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The Menopause at Work

World Menopause Day – 18th October 2022

Over recent years, the menopause has become a hot topic for discussion. It now has its’ own day on 18 October. Before this no one really talked about the menopause. It was this little understood stage of a woman’s life, due to hit her around 50 or in some cases, much younger. I can recall asking my mum if she had suffered during it and she said she couldn’t remember going through it. Lucky her. However, for some women it is a very difficult time with a huge scope of symptoms, some of which a woman will suffer, others not.
The menopause is the time when a woman’s periods stop for 1 year or more. It typically happens between the ages of 45 – 55 with the average age in the UK being 51. However, in the years leading up to the menopause the body goes through hormonal changes – this time is referred to as the peri menopause and can typically last 3 or 4 years. Symptoms of the menopause can subside for several years after the menopause – this is the post menopause stage. So, all in all, this time in a woman’s life can last for several years

Typically, the symptoms of the menopause (peri, actual and post) are : hot flushes, fatigue, palpitations, hair loss, weight gain, insomnia, low mood, anxiety, night sweats, vaginal dryness, reduced sex drive, problems with memory and concentration (commonly referred to as brain fog), stiffness and joint pain. Some women feel that they are literally losing their minds.
These symptoms can have a serious impact on the day to day life of a person going through the menopause and can present real challenges in the workplace – the office may be far too hot, she may not be sleeping well at night so tired during the day, the brain fog, of course, can cause problems with memory and focus. Wearing a uniform which is made of artificial fibres can be very uncomfortable, as can clothes buttoned to the neck or tight fitting.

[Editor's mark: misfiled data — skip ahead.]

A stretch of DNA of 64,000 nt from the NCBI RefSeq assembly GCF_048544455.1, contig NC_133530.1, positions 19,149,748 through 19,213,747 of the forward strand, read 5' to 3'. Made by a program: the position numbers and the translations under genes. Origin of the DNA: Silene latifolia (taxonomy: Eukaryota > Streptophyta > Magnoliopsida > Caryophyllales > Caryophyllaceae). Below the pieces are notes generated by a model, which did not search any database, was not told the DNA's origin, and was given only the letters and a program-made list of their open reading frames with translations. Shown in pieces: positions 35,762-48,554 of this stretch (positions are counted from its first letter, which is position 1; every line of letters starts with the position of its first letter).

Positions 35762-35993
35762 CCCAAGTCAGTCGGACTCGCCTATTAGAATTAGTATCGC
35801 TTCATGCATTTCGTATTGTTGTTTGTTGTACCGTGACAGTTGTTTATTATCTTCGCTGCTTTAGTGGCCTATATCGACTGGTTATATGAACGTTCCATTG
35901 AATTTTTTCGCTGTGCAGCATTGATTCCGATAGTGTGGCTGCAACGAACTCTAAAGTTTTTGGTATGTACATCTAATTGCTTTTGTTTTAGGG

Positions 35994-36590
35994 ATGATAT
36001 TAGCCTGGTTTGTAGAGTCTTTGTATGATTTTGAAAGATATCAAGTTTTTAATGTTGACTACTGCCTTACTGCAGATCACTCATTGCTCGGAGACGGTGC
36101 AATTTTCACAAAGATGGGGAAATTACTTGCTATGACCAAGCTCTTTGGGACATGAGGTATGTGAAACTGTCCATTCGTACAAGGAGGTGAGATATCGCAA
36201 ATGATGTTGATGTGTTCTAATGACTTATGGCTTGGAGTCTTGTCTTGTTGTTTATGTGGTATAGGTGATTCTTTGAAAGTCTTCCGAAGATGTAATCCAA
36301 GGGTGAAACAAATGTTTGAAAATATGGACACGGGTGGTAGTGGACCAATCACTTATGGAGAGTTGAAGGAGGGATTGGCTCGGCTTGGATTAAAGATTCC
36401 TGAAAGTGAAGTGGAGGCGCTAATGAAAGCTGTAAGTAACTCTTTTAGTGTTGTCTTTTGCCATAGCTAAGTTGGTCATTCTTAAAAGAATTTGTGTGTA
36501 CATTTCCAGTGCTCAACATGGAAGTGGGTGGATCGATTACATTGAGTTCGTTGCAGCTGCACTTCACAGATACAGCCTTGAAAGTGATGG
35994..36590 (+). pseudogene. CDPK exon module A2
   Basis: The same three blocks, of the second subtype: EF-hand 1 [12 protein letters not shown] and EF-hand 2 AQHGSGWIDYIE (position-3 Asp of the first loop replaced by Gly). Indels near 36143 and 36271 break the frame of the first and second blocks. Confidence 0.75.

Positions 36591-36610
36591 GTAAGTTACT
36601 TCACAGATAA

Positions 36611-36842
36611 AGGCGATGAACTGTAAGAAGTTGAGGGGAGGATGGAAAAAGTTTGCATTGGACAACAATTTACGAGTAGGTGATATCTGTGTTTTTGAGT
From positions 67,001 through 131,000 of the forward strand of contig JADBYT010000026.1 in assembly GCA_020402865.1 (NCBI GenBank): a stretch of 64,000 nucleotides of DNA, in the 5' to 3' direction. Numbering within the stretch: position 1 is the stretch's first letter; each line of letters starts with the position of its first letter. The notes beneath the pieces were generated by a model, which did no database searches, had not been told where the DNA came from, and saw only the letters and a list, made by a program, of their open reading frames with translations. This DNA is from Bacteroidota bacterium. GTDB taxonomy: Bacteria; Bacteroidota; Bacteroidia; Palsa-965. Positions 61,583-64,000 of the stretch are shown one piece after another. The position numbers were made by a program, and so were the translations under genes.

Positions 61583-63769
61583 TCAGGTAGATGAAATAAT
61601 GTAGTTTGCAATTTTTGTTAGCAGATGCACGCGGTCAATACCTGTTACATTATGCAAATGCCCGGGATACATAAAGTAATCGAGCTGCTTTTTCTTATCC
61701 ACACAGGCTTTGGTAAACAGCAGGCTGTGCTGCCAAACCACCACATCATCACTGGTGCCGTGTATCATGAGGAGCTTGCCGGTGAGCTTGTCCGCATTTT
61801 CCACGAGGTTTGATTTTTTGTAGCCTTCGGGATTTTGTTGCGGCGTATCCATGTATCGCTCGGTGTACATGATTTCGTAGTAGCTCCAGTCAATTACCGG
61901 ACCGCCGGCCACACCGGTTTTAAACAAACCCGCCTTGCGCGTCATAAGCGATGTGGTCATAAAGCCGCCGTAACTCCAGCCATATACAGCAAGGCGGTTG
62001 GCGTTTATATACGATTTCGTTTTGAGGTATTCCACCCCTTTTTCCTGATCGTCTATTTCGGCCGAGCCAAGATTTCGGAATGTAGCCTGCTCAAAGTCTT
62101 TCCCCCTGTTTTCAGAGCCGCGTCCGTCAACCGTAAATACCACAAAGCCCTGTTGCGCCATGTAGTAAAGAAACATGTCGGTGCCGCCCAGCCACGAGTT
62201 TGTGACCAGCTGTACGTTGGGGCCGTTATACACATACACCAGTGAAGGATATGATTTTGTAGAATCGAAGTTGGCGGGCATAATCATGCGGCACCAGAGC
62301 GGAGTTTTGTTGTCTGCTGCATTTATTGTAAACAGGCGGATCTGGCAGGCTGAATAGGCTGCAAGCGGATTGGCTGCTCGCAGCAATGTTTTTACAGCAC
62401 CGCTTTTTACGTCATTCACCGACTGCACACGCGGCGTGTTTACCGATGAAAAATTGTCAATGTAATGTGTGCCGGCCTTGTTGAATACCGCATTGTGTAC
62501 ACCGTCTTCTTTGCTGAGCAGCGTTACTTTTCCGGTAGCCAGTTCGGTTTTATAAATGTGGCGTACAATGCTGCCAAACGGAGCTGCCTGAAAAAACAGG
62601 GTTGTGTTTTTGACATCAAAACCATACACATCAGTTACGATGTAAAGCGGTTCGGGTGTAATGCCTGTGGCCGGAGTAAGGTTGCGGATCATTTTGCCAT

Going through the menopause can mean an increased amount of sickness absence and performance issues. The cognitive symptoms can result in increased anxiety with a menopausal worker feeling anxious about making mistakes and the possibility of under performing. Often, the worker will feel uncomfortable in divulging that she is going through the menopause to her Mangar, especially if she feels her Manager wouldn’t understand. If the company has in place a written Menopause policy and actively trains its Managers in how to deal with workers who are going through the menopause, this will make it a much easier environment in which she can discuss what is going on in her life and ask for adjustments to help her deal with the symptoms.

Recent ET cases involving the menopause :

Menopause related cases are now on the rise in the Employment Tribunal. The menopause was featured 116 times in employment tribunals in the first six months of 2021. It is predicted that there are more on the horizon. When the menopause is cited in Employment Tribunal cases it is usually as part and parcel of a discrimination claim – whether on the grounds of sex, disability or age. One such example is A v Bonmarche – where the employees manager constantly belittled her about her menopause and called her a “dinosaur”. The ET held that she was discriminated against on the ground of her age and sex and awarded her £10,000 by way of loss of earnings and £18,000 by way of injury to feelings.

In another recent case (Merchant v BT) a female employee’s performance was affected by her menopause; her line manager used his experience of his wife’s symptoms rather than referring her to Occupational Health and dismissed her for poor performance. The ET held that this was both unfair dismissal and sex discrimination.

In Davies v Scottish Courts and Tribunals Services an employee was dismissed after acting in a confused way due to the menopause despite the fact that the employer had the benefit of an Occupational Health report containing information about her symptoms. The ET held that she was unfairly dismissed and she was discriminated against on the grounds of a disability (her menopausal symptoms were severe enough to amount to a disability) – she was awarded £50,000 in compensation.

Even one off remarks relating to the menopause can result in a successful claim, in Best v Embark on Raw Limited, an employee’s manager asked her if she was menopausal after she made it clear that she didn’t want to talk about her. The ET awarded her £2,000 for injury to feelings for this one off comment.

The increased spotlight on the menopause a sign of the times – whereas before it was somewhat of a taboo subject, women are now growing in confidence when it comes to standing up for themselves in the workplace and holding their employers to account when thy use the side effects of the menopause to treat them less favourably. This is bound to be a growth area not least as women of the usual menopause age are the fastest growing demographic in the UK. Indeed, in 2022 it is predicted that 1 in 6 British workers will be women of 50 years old or older. Currently, 80% of menopause sufferers are in work and recent estimates are that 900,000 women have had to quit work because of menopausal symptoms.

If you would like a Menopause Policy or are interesting in exploring training in this area please contact a member of our team for a free no obligation discussion. Please call us on 01483 303636.